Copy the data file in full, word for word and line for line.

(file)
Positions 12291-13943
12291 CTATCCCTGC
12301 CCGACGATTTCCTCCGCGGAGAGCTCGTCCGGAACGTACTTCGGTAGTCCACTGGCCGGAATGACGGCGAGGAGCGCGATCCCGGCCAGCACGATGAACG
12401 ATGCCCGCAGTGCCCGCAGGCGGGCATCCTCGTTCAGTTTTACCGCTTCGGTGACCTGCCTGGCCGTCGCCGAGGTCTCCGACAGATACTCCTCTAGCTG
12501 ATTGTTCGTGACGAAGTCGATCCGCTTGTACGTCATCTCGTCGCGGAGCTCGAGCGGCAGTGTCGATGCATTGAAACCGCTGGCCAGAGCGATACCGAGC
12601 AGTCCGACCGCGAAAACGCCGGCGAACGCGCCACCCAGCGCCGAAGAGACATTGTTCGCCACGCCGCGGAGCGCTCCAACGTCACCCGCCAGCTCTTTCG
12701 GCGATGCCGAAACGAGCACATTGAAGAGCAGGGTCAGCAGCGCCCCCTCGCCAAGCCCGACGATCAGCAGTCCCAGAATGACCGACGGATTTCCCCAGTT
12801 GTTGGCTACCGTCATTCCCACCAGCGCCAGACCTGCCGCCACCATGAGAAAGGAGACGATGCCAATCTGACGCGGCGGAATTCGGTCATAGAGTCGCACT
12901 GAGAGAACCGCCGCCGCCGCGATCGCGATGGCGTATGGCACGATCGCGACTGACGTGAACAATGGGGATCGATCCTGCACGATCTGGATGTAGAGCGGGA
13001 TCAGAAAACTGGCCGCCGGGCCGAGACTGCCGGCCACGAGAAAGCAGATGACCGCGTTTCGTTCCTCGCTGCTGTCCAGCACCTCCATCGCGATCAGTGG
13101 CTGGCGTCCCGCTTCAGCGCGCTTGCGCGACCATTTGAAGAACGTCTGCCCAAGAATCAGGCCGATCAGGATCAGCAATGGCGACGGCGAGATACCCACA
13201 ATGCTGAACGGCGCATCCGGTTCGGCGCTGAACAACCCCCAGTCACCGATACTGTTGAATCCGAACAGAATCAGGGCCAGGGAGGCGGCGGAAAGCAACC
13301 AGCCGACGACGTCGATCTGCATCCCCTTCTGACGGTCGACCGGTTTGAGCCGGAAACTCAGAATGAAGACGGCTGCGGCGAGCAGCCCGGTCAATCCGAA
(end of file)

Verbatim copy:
Positions 12291-13943
12291 CTATCCCTGC
12301 CCGACGATTTCCTCCGCGGAGAGCTCGTCCGGAACGTACTTCGGTAGTCCACTGGCCGGAATGACGGCGAGGAGCGCGATCCCGGCCAGCACGATGAACG
12401 ATGCCCGCAGTGCCCGCAGGCGGGCATCCTCGTTCAGTTTTACCGCTTCGGTGACCTGCCTGGCCGTCGCCGAGGTCTCCGACAGATACTCCTCTAGCTG
12501 ATTGTTCGTGACGAAGTCGATCCGCTTGTACGTCATCTCGTCGCGGAGCTCGAGCGGCAGTGTCGATGCATTGAAACCGCTGGCCAGAGCGATACCGAGC
12601 AGTCCGACCGCGAAAACGCCGGCGAACGCGCCACCCAGCGCCGAAGAGACATTGTTCGCCACGCCGCGGAGCGCTCCAACGTCACCCGCCAGCTCTTTCG
12701 GCGATGCCGAAACGAGCACATTGAAGAGCAGGGTCAGCAGCGCCCCCTCGCCAAGCCCGACGATCAGCAGTCCCAGAATGACCGACGGATTTCCCCAGTT
12801 GTTGGCTACCGTCATTCCCACCAGCGCCAGACCTGCCGCCACCATGAGAAAGGAGACGATGCCAATCTGACGCGGCGGAATTCGGTCATAGAGTCGCACT
12901 GAGAGAACCGCCGCCGCCGCGATCGCGATGGCGTATGGCACGATCGCGACTGACGTGAACAATGGGGATCGATCCTGCACGATCTGGATGTAGAGCGGGA
13001 TCAGAAAACTGGCCGCCGGGCCGAGACTGCCGGCCACGAGAAAGCAGATGACCGCGTTTCGTTCCTCGCTGCTGTCCAGCACCTCCATCGCGATCAGTGG
13101 CTGGCGTCCCGCTTCAGCGCGCTTGCGCGACCATTTGAAGAACGTCTGCCCAAGAATCAGGCCGATCAGGATCAGCAATGGCGACGGCGAGATACCCACA
13201 ATGCTGAACGGCGCATCCGGTTCGGCGCTGAACAACCCCCAGTCACCGATACTGTTGAATCCGAACAGAATCAGGGCCAGGGAGGCGGCGGAAAGCAACC
13301 AGCCGACGACGTCGATCTGCATCCCCTTCTGACGGTCGACCGGTTTGAGCCGGAAACTCAGAATGAAGACGGCTGCGGCGAGCAGCCCGGTCAATCCGAA